I would have thought that one thing that electing George W. Bush would get us, since he’s a former oil executive and spankboy for the Saudis, is a consistent and dependable supply of energy. "With fears mounting that high energy costs will crimp economic growth, President Bush called on Americans …
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My name is Shabbir Safdar, and I’m a nearly unapologetic free marketer who doesn’t believe in price gouging. Imagine, just for a second, that you’re a gas station franchise owner, and your supplier tells you this may be the last shipment of gas they can guarantee. You can’t depend on a tanker to come fill you up every Tuesday anymore, because the hurricane has interrupted the regular flow of supply.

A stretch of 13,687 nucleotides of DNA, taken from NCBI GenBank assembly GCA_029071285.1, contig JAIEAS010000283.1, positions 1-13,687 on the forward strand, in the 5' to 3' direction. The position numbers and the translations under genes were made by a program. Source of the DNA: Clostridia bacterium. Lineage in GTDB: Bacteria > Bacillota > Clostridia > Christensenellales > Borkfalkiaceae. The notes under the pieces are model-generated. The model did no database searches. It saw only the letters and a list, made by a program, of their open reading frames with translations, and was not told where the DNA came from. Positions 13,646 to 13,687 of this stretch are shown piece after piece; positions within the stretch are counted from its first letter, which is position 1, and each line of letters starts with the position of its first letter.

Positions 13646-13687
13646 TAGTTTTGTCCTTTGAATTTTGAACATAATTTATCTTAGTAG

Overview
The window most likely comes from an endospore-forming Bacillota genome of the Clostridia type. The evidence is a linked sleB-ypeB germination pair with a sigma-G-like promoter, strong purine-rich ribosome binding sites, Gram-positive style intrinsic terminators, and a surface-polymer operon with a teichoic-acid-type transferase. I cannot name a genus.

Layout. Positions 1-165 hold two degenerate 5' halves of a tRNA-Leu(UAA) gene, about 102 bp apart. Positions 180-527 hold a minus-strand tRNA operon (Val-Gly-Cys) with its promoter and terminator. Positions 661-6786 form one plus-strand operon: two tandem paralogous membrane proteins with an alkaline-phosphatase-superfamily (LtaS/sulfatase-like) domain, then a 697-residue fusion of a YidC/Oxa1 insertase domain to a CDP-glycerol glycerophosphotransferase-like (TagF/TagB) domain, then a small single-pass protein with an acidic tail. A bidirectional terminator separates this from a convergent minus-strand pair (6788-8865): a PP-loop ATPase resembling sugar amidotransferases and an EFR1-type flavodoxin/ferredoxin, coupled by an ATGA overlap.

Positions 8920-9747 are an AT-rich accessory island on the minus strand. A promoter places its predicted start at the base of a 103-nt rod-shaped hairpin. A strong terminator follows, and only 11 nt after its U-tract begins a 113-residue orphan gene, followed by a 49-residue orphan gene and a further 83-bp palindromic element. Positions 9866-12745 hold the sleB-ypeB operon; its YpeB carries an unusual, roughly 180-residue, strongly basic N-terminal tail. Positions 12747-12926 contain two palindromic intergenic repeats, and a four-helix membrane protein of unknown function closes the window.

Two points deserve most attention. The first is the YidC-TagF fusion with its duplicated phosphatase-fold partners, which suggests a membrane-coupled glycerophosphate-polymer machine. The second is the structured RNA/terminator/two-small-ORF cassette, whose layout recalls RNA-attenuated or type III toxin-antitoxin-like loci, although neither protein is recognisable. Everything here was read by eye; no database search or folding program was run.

I recently said to Sarah and Jennifer that you are infrequently presented with choices in life that define who you are. The choices you make leave their fingerprints on your very soul. I don’t mean to be all new-agey about it. Make the wrong choice and you will turn it over in your head every night for the rest of your life, trying to fall asleep.
This is the story of someone with such a choice.
Steven Pearlstein has an op-ed that essentially says the same thing as my theory about economic shocks like Katrina and their effect on the economy.
Mathew Gross, one of my coworkers at Mindshare, is fascinated by economic bubbles. While talking on Friday about a client matter, I diverted him to a question that’s been eating away at me for days: "If economic shocks tends to pop or cement the deflation of a particular bubble, what bubble will be popped by the economic shock of Hurricane Katrina?"